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U.S. House passes a stopgap government funding bill; the Omicron variant is found in Minnesota; Biden administration revives the "Remain in Mexico" policy; and the Bidens light the National Christmas Tree.

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Seniors in non-urban areas struggle with hunger disproportionately; rural communities make a push for federal money; and Planned Parenthood takes a case to the Montana Supreme Court.

Utah Gets Federal OK for Full Medicaid Expansion Plan

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Monday, December 30, 2019   

SALT LAKE CITY - Thanks to the state's "fallback plan," about 60,000 more Utahns will become eligible for Medicaid benefits on Wednesday.

Federal officials last week approved a waiver for the state that includes a full Medicaid expansion with work-reporting requirements. That comes almost a year after Utah voters approved Proposition 3, an initiative directing the state to accept a full Medicaid expansion.

However, state lawmakers overturned that vote and replaced it with a plan to install a partial expansion.

Stacy Stanford is a health policy analyst with the Utah Health Policy Project. She says federal officials rejected the partial expansion, triggering a contingency or fallback plan that is part of SB 96, the enabling legislation.

"Full Medicaid expansion makes it so the only thing needed to qualify is to be poor enough," says Stanford. "Utah has done that with some strings attached. So, if your income is low enough, you're in - if you can meet the work reporting requirement."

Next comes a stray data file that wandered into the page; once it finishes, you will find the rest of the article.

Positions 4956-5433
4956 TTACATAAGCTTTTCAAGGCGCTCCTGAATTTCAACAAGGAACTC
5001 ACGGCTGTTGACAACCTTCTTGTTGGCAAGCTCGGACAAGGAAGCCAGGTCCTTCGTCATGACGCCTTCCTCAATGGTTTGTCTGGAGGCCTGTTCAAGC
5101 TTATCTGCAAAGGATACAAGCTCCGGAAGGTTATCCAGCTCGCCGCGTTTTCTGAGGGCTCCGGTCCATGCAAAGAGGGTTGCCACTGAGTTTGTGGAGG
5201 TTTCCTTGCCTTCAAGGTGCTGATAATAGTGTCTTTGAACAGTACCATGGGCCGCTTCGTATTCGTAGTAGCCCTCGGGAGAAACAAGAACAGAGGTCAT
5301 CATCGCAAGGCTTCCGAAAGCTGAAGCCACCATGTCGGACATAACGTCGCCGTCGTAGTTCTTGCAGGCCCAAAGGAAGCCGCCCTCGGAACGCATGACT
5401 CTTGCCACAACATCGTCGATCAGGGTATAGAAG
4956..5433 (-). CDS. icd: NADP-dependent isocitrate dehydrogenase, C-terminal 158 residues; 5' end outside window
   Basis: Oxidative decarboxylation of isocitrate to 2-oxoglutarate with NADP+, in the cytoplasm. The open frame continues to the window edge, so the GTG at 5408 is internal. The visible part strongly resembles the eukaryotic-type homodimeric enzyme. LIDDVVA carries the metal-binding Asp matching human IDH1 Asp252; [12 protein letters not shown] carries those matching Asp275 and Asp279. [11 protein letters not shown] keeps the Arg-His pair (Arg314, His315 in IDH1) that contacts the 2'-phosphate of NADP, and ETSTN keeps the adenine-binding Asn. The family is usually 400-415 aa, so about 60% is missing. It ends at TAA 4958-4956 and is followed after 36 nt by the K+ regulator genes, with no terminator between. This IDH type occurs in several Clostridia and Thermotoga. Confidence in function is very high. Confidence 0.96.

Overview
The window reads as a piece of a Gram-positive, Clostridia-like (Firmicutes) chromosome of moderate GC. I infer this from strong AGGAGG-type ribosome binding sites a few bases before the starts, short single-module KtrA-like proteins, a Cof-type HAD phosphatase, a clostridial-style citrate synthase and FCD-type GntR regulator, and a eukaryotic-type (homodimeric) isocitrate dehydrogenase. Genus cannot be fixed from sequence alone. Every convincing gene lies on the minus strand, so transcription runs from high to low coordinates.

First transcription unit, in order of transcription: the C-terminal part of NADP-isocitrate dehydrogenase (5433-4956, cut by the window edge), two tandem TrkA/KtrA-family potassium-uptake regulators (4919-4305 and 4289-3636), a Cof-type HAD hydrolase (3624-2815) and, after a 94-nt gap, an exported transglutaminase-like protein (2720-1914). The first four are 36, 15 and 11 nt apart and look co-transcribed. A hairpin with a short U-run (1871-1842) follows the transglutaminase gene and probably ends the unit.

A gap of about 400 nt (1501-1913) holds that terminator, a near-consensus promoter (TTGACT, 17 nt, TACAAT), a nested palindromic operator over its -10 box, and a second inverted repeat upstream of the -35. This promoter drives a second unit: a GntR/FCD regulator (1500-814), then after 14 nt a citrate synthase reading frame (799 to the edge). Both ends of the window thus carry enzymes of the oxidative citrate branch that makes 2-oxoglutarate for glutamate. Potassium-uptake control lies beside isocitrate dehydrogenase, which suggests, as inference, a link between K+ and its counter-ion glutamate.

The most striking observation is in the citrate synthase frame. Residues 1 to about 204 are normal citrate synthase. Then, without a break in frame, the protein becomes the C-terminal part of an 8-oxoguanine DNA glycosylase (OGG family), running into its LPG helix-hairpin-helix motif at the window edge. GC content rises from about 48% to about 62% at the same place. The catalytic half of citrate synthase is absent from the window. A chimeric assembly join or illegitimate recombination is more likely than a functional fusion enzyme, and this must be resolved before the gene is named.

The expansion extends coverage to individuals making less than $17,000 a year, or families earning up to $35,000.

However, advocates such as the Utah Health Policy Project say work requirements could bump about 7,500 or more Utahns from the rolls.

"They're kind of giving care with one hand but taking it away from some people with the other," says Stanford. "Because these work requirements we've seen in the only state where it's been implemented - in Arkansas - that 18,000 people lost their health insurance. "

Utah officials were paying 32% for the partial Medicaid program, but the state will receive the 90% - 10% match rate, and will cover more individuals at a lower cost.

Stanford says the battle to expand Medicaid has cost Utah's taxpayers a lot.

"Utah has lost an estimated $5.5 billion in federal tax dollars that we have paid but not regained by delaying the expansion," says Stanford. "And then we've also lost so many human lives. There is a real human cost to this."

Stanford says her group and others will continue to fight against unnecessary waiver provisions sought by the state that do not contribute toward public health and make it harder for Utahns to get care.


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